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Muralists and photography that transcribe our current existence in Los Angeles

Micheal Blaze and Flo Hawkens stand in front of the mural on 5th and Crocker.
Micheal Blaze and Flo Hawkens stand in front of the mural on 5th and Crocker.
Ron Talley

In Los Angeles, as in all other parts of the world, we have a dedicated group of artists who transcribe our current existence by using art. The muralists in the Los Angeles area choose buildings in our city to use as their canvas, to display the art and sometimes the stories of our time.

One mural, at Sixth Street and Ceres Avenue, was painted as a way to inform local drug users (disposing of used hypodermic needles by tossing them over the wall at the location) that they were jeopardizing the lives of children who where finding the needles in the daytime. Muralists used the art form of painting show children were on the other side of the wall and the ritual stopped immediately.

Muralist Florence Nnyala Hawkins (Flo Hawkins), whose work can be seen in many places in the Los Angeles area, stands on the corner of Fifth Street and Crocker with Videographer Michael Blaze, and myself, and talks about the mural that takes up a half block on the side of the building facing Fifth Street.

Although the city’s taggers have defaced this mural wall, she finds no fault with individuals that slash the art, with what looks to have been a bucket of paint and the names that have been placed on top of some of the noted figures the artist painted on the wall. The only remark she makes about this is, that whoever did this must have needed to express themselves.

Now retired from her passion of teaching art at youth organization, A Place Called Home, she reflects on the different personalities and how she chose them as subjects on this wall at Fifth and Crocker in Los Angeles, along with how much she enjoyed each one of them and what they contributed to her life by engaging in their particular fields. As she enjoyed telling about different stories about the subjects painted on the wall and the importance of them to her, she was stopped by Michael Blaze, to be informed that the organization The Art Collective of Skid Row would be funding repairs to this piece of LA history.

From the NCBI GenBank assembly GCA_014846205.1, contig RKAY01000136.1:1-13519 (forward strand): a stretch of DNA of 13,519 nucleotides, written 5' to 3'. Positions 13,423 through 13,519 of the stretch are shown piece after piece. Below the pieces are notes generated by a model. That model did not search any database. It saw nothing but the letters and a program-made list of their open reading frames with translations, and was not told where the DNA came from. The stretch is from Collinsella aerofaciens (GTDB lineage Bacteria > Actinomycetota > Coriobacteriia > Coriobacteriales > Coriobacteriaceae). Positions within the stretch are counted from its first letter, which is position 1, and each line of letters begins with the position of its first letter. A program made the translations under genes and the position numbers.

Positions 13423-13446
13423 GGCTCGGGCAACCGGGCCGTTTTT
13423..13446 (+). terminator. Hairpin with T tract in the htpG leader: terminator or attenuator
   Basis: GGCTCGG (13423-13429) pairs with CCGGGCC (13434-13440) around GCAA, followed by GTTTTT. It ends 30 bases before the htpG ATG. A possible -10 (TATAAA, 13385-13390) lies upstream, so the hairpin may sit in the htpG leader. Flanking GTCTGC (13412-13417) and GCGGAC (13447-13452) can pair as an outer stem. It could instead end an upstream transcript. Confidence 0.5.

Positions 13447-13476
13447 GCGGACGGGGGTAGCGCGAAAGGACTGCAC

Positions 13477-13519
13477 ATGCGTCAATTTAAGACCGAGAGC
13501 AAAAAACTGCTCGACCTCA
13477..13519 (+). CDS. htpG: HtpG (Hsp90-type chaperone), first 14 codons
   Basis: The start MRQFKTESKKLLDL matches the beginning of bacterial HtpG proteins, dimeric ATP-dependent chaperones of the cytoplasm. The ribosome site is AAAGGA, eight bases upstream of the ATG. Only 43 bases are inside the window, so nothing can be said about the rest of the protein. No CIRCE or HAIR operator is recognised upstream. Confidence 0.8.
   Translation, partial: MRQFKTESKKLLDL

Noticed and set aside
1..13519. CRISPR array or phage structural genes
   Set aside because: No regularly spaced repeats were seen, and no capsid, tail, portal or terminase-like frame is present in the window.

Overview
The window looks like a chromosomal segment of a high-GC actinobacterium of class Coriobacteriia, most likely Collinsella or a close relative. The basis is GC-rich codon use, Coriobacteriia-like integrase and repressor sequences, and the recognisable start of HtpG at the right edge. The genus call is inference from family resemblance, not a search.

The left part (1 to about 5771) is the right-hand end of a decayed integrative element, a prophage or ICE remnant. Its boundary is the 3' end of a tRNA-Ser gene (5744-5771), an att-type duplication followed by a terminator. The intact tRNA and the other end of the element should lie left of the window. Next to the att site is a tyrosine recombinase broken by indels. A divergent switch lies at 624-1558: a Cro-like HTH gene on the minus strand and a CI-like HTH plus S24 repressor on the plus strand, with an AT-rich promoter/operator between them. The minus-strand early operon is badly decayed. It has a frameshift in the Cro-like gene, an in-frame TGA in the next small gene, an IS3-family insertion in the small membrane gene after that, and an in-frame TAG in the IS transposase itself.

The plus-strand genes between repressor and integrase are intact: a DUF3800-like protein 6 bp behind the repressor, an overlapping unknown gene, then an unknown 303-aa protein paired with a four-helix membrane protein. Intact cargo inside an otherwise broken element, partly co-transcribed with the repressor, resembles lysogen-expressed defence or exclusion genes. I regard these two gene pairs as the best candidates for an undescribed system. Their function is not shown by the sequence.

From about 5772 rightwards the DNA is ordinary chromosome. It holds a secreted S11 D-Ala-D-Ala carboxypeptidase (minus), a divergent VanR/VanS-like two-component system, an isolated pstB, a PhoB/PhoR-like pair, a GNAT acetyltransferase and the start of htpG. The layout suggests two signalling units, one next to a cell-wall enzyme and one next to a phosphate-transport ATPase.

She remembers that her family was solidly behind her wanting to be an artist, although her mother was an alcoholic, who would take her, as a child to the local bars. Her father, who appreciated jazz, would also forbid her to listen to classical music. The one thing they gave her together was a black board so she could draw. Now, she finds her musical pleasure has developed a particular love for the music of Johnny Mathis.

Michael also thanked her for clearing up the mystery of one of the designs on this wall that has been part of a long dispute involving the residents of the area; a head that sits in the middle of this art piece. What was thought to be an Aztec face was in reality an African face.

To find out more about this artist follow this link.



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